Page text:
X-Men: First Class Review: How to Reverse a Ratnerf*cking: Step One
The other film, which can best be described as Mutant Spy Kids, is led by the serviceable Jennifer Lawrence, who plays Raven, the young woman who would become Mystique. That film is a lighter, more superficial coming of age story about teenagers dealing with their insecurities and showing off their ill-formed mutant powers. It's mostly silly and frivolous, and there's not much weight or dimension to the young characters. They're gnats buzzing around a much better film, and it's hard not to want to shoo them away.
Fortunately, it's the adults who own X-Men: First Class. The kids attempt, valiantly at times, to chip away at the more textured story, to bring it down to their more cartoonish level, but like Darwin -- the X-Men Mutant -- the adults in First Class adapt and survive, and ultimately it is Vaughn's film that survives to stand with X2 as the best in the series.
Eleven years ago, it was Bryan Singer who brought the X-Men to life onscreen, gaining a level of box-office and critical success unseen outside of the three major superheroes, Superman, Batman, and Spider-man. In 2003, Singer kicked it up a notch, creating a smarter, more ambitious installment, a riveting action flick that broadened the emotional spectrum of comic-book films. In 2005, after Singer passed on the third installment to direct Superman Returns, Matthew Vaughn -- who had only one film, Layer Cake, on his resume -- signed on to direct the X-3. He had to withdraw at the last minute, and the film passed on to Brett Ratner. Were it not for the Ratnerfucking of X-3: The Last Stand, there may have never been a need for an X-Men prequel. Unintentionally, First Class may be the one thing in Ratner's career for which we can all be thankful.
First Class opens in 1944, where we get our first glimpse of the future Magneto, Erik Lehnsherr, a teenager in a Nazi concentration camp who discovers -- after his family is taken away from him -- that he can move metal with his mind if he's sufficiently pissed off. It is the deliciously evil German-speaking, chocolate-eating Sebastian Shaw who, in an attempt to harness Erik's mutant powers for his own gain, murders Erik's mother, revealing Magneto's true power. That same year, a young Charles Xavier -- a telepath who can read other people's minds and implant his own thoughts -- meets for the first time young Raven, a homeless blue shape-shifter foraging through his refrigerator and carrying with her some deep insecurities.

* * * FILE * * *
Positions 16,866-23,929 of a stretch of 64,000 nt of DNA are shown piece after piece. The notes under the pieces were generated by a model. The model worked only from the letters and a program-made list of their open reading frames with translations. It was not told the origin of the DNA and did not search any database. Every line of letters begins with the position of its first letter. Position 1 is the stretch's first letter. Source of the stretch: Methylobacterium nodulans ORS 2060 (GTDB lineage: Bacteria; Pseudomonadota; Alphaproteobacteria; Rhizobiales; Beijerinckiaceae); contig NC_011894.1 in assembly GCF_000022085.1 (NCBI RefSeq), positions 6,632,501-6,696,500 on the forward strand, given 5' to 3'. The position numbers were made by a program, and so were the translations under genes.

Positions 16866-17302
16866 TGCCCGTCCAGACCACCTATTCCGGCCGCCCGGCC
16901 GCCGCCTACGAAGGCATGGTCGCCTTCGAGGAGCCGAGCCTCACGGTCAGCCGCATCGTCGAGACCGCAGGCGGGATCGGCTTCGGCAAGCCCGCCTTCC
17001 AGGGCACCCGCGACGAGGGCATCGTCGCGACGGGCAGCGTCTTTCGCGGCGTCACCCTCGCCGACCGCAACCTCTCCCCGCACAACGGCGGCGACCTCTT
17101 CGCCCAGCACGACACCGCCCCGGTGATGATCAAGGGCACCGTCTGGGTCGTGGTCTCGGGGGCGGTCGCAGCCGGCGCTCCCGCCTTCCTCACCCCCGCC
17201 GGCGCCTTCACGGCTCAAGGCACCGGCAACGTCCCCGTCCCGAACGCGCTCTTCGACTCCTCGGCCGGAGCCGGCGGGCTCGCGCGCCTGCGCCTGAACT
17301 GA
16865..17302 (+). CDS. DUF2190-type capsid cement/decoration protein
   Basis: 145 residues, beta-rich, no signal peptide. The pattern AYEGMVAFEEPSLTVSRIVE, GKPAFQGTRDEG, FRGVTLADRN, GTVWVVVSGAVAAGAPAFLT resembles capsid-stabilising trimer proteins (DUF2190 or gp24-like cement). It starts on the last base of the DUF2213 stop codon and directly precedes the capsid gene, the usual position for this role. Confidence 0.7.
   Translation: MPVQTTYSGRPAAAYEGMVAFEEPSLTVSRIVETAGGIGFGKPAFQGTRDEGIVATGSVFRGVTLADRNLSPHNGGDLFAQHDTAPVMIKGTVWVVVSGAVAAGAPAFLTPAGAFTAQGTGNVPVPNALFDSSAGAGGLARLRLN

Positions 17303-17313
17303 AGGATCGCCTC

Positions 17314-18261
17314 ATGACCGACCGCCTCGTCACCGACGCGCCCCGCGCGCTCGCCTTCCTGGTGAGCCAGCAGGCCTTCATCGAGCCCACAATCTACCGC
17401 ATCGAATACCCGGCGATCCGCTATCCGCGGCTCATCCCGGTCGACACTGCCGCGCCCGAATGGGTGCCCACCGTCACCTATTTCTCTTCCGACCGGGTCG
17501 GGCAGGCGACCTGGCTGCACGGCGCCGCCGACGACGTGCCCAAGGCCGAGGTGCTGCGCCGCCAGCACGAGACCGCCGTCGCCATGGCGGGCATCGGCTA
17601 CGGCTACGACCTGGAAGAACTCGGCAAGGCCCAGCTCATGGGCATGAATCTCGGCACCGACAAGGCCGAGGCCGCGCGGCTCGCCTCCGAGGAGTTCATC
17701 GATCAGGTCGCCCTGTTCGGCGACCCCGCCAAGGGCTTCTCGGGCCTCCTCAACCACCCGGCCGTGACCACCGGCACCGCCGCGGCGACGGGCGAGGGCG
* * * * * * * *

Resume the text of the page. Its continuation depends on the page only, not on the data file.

Cut to 1962, where we discover that Sebastian Shaw, played by the original Sam Rockwell, Kevin Bacon, is not only attempting to collect mutants but also manipulate Russia and the United States into World War III knowing that the destruction of humanity through nuclear means will leave the mutants as the only standing inhabitants. A CIA Agent, Moira MacTaggert (Rose Byrne), stumbles upon Shaw's plan, as well as his power to absorb kinetic energy and transform it into strength. She subsequently enrolls the help of a womanizing Charles Xavier, an academic expert in mutants, to stop Shaw. In the process of doing so, Xavier saves Erik's life when an attempt by Erik to kill Shaw goes awry. For Erik and Charles, it's the beginning of a rich, but conflicted, friendship.